[[6, 6], [6, 1], [1, 6]]
      >>> no_eleven(3)
      [[6, 6, 6], [6, 6, 1], [6, 1, 6], [1, 6, 6], [1, 6, 1]]
      >>> no_eleven(4)[:4] # first half
      [[6, 6, 6, 6], [6, 6, 6, 1], [6, 6, 1, 6], [6, 1, 6, 6]]
      >>> no_eleven(4)[4:] # second half
      [[6, 1, 6, 1], [1, 6, 6, 6], [1, 6, 6, 1], [1, 6, 1, 6]]
      if n == 0:
      elif n == 1:
        a, b = no_eleven(), no_eleven()
        return [ for s in a] + [ for s in b]

Game of Thrones (su16-mt-7)

This question uses the following tree data abstraction.

def tree(entry, children=[]):
  return [entry, children]

def entry(tree):
  return tree[0]

def children(tree):
  return tree[1]
  1. Define the function track_lineage that takes in a tree of strings family_tree and a string name. Assume that there is a unique node with entry name. track_lineage returns a list with the entries of the parent and grandparent of that node. If the node with entry name does not have a parent or grandparent, return None for that element in the list. See the doctests for details. Do not violate abstraction barriers. You may only use the lines provided. You may not need to fill all the lines.

    def track_lineage(family_tree, name):
      Return the entries of the parent and grandparent of the node with entry name in family_tree.
      >>> t = tree('Tytos', [
      ...   tree('Tywin', [
      ...     tree('Cersei'), tree('Jaime'), tree('Tyrion')
      ...   ]),
      ...   tree('Kevan', [
      ...     tree('Lancel'), tree('Martyn'), tree('Willem')
      ...   ])])
      >>> track_lineage(t, 'Tywin')
      ['Tytos', None]
      >>> track_lineage(t, 'Tytos')
      [None, None]
      def tracker(t, p, gp):
        for c in children(t):
      return tracker(, , )
  2. Assuming that track_lineage works correctly, define the function are cousins that takes in a tree of strings family_tree and two strings name1 and name2 and returns True if the node with entry name1 and the node with entry name2 are cousins in family_tree. Assume that there are unique nodes with entries name1 and name2 in family_tree. See the doctests for details. Two nodes are cousins if they have the same grandparent but different parents.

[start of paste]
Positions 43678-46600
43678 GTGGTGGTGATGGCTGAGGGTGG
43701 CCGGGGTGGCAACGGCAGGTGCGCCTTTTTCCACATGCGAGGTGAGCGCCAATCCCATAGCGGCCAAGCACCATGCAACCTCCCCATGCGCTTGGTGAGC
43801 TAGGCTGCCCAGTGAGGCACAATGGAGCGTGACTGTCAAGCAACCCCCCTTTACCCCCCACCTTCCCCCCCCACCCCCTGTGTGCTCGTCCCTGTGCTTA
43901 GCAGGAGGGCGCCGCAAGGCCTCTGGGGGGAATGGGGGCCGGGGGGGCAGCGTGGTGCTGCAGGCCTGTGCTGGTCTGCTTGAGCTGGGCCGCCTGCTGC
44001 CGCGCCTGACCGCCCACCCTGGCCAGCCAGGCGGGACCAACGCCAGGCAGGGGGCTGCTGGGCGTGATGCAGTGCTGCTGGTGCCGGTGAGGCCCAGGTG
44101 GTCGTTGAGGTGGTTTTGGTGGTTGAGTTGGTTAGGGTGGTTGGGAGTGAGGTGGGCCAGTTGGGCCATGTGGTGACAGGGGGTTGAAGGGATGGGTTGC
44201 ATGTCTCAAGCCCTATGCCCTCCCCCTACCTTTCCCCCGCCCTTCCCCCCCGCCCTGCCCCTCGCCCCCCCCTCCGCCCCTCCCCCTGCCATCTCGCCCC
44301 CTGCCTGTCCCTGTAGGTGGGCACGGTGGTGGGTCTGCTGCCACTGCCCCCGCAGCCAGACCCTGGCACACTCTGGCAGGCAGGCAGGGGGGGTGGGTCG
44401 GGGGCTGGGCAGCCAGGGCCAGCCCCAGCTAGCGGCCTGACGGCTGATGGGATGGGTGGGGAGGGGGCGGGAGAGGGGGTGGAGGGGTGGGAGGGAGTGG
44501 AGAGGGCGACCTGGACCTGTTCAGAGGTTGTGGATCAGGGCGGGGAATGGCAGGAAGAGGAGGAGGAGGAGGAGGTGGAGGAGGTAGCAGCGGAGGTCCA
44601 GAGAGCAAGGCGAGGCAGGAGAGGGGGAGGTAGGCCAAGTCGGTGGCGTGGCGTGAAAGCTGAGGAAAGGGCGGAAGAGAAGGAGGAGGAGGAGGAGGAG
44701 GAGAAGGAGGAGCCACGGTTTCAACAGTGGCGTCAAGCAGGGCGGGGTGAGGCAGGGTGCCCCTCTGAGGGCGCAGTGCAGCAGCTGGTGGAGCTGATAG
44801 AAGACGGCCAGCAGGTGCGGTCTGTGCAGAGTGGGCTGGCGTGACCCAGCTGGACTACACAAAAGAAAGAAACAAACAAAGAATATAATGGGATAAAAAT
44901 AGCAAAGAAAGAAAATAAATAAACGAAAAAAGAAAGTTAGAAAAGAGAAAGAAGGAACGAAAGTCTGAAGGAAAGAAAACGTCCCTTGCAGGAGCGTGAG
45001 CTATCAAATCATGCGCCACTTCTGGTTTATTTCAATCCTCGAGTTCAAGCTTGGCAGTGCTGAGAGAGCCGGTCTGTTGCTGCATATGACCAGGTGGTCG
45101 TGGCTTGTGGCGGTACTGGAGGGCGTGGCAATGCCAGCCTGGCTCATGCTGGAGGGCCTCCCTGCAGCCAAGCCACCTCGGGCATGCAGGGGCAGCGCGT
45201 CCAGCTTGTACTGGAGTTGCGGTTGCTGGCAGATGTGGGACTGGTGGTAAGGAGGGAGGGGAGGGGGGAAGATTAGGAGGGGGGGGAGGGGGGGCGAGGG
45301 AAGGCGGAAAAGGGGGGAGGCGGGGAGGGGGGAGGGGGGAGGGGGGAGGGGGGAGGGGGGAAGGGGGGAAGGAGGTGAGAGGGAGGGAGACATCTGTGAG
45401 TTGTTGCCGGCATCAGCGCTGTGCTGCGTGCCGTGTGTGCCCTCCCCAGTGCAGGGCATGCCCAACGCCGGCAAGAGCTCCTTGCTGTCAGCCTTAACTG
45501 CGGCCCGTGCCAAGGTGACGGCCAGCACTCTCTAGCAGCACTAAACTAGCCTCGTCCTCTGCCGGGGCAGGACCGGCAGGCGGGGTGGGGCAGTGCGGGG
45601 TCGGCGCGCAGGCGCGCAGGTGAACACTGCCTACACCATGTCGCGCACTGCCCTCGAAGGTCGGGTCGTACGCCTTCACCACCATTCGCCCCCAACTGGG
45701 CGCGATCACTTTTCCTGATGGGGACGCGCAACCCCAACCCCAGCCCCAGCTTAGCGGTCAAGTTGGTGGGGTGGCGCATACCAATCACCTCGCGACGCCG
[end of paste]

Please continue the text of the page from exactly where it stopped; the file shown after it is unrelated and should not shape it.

You may only use the lines provided. You may not need to fill all the lines.

    def are_cousins(family_tree, name1, name2):
      """Return True if a node with entry name1 is a cousin of a node with entry name2 in family_tree.
      >>> are_cousins(t, ‘Kevan’, ‘Tytos’) # same tree as before False
      >>> are_cousins(t, ‘Cersei’, ‘Lancel’)
      >>> are_cousins(t, ‘Jaime’, ‘Lancel’)
      >>> are_cousins(t, ‘Jaime’, ‘Tyrion’)

Tree Time (fa14-mt2-4)

  1. A GrootTree g is a binary tree that has an attribute parent. Its parent is the GrootTree in which g is a branch. If a GrootTree instance is not a branch of any other GrootTree instance, then its parent is BinaryTree.empty.

    BinaryTree.empty should not have a parent attribute. Assume that every GrootTree instance is a branch of at most one other GrootTree instance and not a branch of any other kind of tree.

    Fill in the blanks below so that the parent attribute is set correctly. You may not need to use all of the lines. Indentation is allowed. You should not include any assert statements. Using your solution, the doctests for fib_groot should pass.

    class GrootTree(BinaryTree):
      """A binary tree with a parent."""
      def __init__(self, entry, left=BinaryTree.empty, right=BinaryTree.empty):
        BinaryTree.__init__(self, entry, left, right)
    def fib_groot(n):
      Return a Fibonacci GrootTree.
      >>> t = fib_groot(3)
      >>> t.entry
      >>> t.parent.is_empty
      >>> t.left.parent.entry
      >>> t.right.left.parent.right.parent.entry
      if n == 0 or n == 1:
        return GrootTree(n)
        left, right = fib_groot(n - 2), fib_groot(n - 1)
        return GrootTree(left.entry + right.entry, left, right)
  2. Fill in the blanks of the implementation of paths, a function that takes two arguments: a GrootTree instance g and a list s. It returns the number of paths through g whose entries are the elements of s. A path through a GrootTree can extend either to a branch or its parent.

    You may assume that the GrootTree class is implemented correctly and that the list s is non-empty.

    There are two paths for [2, 1, 2, 1, 0], one path for [2, 1, 0, 1, 0] in the tree below:

    1       1
          0   1

    def paths(g, s):
      The number of paths through g with entries s.
      >>> t = fib_groot(3)
      >>> paths(t, [1])
      >>> paths(t, [2])
      >>> paths(t, [2, 1, 2, 1, 0])
      >>> paths(t, [2, 1, 0, 1, 0])
      >>> paths(t, [2, 1, 2, 1, 2, 1])
      if g is BinaryTree.empty :
        return 0
      elif :
        return 1
        xs = []
        return sum([ for x in xs])